Less efficient sectors taking on more workers hits productivity

Less efficient sectors taking on more workers hits productivity

THE lacklustre labour productivity numbers can be attributed partly to the fact that less efficient sectors have been employing a growing share of the workforce, a new study showed.

A Ministry of Trade and Industry (MTI) report out yesterday said increasing numbers of less-skilled workers taken on in industries such as construction, food and beverage and retail services - the laggards in terms of improving output per worker - are affecting productivity numbers for the overall economy.

The Government has set a target of 2 per cent to 3 per cent productivity growth per year over a 10-year period to 2019. Productivity rose 2.6 per cent a year on average from 2009 to last year, reversing a decline of 1 per cent a year in the previous five years.

However, most of the gains could be attributed to a strong rebound in 2010 following the global financial crisis. If 2010 is excluded, productivity growth has averaged only 0.3 per cent a year.

However, the performance of export-oriented sectors in the period differed significantly from their domestically oriented counterparts, the report noted.

Between 2010 and last year, labour productivity in export-oriented industries grew 2.2 per cent a year on average, driven by the biomedical manufacturing, precision engineering and transport engineering clusters.

But productivity in domestically oriented sectors fell 0.1 per cent a year on average over the same period, with the sharpest decline seen in the retail trade segment.

This "should not come as a surprise, as exporting firms have to constantly improve their products and processes in order to compete globally", the MTI report said.

Less productive, domestically oriented sectors - such as construction and food and beverage services - employed a growing share of the workforce over the 2009 to 2014 period, the study also showed.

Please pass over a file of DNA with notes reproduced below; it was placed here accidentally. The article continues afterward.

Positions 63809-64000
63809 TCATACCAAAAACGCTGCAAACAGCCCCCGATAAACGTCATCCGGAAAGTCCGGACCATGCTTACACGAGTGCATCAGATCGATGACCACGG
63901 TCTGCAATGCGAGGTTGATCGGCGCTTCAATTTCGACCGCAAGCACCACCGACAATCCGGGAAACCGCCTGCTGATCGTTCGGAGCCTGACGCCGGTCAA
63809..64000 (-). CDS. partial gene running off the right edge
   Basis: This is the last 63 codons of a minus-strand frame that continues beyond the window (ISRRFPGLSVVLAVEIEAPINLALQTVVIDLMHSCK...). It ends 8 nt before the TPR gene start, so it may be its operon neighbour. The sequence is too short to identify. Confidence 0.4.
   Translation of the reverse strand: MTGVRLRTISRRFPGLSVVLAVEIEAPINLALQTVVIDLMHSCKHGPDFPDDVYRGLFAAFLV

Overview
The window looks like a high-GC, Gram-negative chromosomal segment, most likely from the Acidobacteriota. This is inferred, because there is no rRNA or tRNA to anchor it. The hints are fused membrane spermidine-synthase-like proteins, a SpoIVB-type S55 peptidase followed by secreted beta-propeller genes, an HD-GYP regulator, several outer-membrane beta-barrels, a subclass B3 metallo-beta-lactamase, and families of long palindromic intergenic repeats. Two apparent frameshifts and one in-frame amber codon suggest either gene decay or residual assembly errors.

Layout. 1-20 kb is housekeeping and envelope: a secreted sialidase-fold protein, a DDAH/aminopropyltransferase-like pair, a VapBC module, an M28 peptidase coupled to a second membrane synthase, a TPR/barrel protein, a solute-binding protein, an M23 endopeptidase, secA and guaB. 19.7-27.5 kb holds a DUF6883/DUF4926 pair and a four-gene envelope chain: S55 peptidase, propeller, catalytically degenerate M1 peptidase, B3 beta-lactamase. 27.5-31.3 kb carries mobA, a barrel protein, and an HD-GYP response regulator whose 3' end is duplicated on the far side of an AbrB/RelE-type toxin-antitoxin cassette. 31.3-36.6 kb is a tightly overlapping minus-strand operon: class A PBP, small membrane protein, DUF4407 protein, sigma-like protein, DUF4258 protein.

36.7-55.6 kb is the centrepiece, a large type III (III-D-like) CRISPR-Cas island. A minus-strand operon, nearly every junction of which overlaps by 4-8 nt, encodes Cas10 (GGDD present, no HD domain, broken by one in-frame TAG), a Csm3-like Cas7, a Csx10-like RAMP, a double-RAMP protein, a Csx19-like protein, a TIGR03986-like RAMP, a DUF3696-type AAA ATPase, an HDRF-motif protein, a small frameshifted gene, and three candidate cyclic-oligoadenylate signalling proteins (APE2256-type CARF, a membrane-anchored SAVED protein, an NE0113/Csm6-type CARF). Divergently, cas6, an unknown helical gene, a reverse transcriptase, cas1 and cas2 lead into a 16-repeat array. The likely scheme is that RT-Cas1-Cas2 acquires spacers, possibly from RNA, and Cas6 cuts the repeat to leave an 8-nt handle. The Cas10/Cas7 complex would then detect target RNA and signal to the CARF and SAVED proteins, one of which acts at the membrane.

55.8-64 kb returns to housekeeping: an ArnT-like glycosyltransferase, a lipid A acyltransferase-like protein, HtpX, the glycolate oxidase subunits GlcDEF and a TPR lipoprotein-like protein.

This weighed down overall labour productivity growth, which is calculated by measuring value added per worker.

The MTI offered a few possible reasons for this - first, that employment growth in the construction sector was boosted by a ramp-up in building work in recent years.

A growing number of previously economically inactive older workers and less-educated people have also entered the workforce.

As barriers to entry in some less productive sectors are lower, workers might have found it easier to gain employment in these industries.

The health-care and social services sector - classified under "other services industries" - has also hired a growing number of workers to cater to the needs of the country's population.

The report also noted that improvements in capital intensity - which mean increasing the amount of technology or machines that each worker has to work with - as well as improving the quality of labour helped to boost labour productivity growth.

However, contributions from both these factors have declined in recent years.

The study concluded that Singapore must "press on with efforts to restructure the economy towards more productive sectors".

This entails equipping the workforce with skills to take on higher value-added jobs, while helping companies invest in capital and improve business processes.

CIMB economist Song Seng Wun said Singapore's ongoing efforts to restructure the economy and raise productivity are still a work in progress.

Labour productivity contracted 0.8 per cent last year, a reversal from 2013's 0.3 per cent uptick.

"This flip-flop in productivity growth over the past four years suggests there is still plenty of work to be done," said Mr Song.


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